The interactions between apoflavoproteins and their coenzymes as studied by nuclear magnetic resonance techniques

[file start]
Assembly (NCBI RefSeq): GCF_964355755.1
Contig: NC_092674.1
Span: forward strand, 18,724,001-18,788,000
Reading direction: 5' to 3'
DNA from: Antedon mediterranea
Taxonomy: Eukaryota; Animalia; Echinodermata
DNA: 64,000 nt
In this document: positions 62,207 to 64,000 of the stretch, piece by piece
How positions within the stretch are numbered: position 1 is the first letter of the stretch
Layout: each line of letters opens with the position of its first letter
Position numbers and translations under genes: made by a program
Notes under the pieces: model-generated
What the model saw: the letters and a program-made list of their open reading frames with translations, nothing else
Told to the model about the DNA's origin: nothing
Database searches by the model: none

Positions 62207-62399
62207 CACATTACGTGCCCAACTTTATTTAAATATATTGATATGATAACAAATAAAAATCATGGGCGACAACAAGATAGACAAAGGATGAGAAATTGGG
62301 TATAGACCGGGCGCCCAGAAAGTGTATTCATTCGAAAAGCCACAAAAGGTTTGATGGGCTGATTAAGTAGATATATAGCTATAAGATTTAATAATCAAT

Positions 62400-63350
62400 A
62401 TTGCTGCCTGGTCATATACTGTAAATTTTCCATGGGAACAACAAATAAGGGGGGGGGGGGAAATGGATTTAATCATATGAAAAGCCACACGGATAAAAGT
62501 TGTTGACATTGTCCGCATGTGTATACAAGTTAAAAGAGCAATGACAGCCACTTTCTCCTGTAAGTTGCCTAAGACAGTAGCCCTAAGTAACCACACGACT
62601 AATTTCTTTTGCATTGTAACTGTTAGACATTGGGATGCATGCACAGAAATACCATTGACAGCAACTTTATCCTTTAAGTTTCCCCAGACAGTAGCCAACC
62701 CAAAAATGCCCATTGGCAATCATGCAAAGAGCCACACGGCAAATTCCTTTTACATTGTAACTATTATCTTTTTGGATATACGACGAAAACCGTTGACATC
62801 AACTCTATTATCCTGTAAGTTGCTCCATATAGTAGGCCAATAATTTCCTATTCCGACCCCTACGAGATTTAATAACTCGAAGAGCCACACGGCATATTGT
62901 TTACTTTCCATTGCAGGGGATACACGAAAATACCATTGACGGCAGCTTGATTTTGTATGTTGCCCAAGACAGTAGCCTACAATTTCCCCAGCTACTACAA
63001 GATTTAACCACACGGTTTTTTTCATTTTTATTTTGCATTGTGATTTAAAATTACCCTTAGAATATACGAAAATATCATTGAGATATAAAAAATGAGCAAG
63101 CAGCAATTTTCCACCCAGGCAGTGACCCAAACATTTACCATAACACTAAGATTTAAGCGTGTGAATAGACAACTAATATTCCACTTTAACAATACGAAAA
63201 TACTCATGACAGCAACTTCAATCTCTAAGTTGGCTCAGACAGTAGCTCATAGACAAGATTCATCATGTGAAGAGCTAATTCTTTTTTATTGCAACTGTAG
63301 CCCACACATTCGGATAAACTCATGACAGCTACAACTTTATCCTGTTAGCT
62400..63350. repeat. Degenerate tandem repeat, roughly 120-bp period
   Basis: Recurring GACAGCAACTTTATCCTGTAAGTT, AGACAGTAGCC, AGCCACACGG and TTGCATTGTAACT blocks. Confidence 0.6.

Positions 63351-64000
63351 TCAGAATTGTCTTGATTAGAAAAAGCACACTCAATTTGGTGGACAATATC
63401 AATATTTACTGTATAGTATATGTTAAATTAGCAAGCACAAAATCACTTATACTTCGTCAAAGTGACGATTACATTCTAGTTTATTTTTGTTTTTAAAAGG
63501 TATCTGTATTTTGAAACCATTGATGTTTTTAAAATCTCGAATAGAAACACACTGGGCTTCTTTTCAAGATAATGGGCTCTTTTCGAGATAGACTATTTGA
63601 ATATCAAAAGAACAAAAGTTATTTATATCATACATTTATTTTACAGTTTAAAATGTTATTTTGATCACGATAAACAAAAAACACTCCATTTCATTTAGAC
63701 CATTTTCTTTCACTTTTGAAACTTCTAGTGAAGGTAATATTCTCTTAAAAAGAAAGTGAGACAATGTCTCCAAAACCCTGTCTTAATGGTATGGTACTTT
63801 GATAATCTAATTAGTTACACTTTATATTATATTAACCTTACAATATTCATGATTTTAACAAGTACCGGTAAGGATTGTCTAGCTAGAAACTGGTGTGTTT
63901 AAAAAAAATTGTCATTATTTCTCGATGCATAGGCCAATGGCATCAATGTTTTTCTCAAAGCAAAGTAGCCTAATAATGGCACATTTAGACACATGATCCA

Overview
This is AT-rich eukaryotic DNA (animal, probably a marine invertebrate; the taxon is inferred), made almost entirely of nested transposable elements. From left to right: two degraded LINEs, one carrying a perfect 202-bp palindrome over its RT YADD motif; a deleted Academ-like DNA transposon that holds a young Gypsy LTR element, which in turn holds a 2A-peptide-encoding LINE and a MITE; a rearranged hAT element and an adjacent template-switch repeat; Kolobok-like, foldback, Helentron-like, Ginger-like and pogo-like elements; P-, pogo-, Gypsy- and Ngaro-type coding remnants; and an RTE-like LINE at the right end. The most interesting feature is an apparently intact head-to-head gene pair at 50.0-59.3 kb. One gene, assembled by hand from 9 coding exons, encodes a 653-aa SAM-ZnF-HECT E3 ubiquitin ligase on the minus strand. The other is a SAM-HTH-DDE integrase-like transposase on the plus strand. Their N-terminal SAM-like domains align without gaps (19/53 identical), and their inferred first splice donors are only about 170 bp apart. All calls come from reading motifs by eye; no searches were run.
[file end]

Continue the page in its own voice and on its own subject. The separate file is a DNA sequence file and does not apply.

Research output: Thesisinternal PhD, WU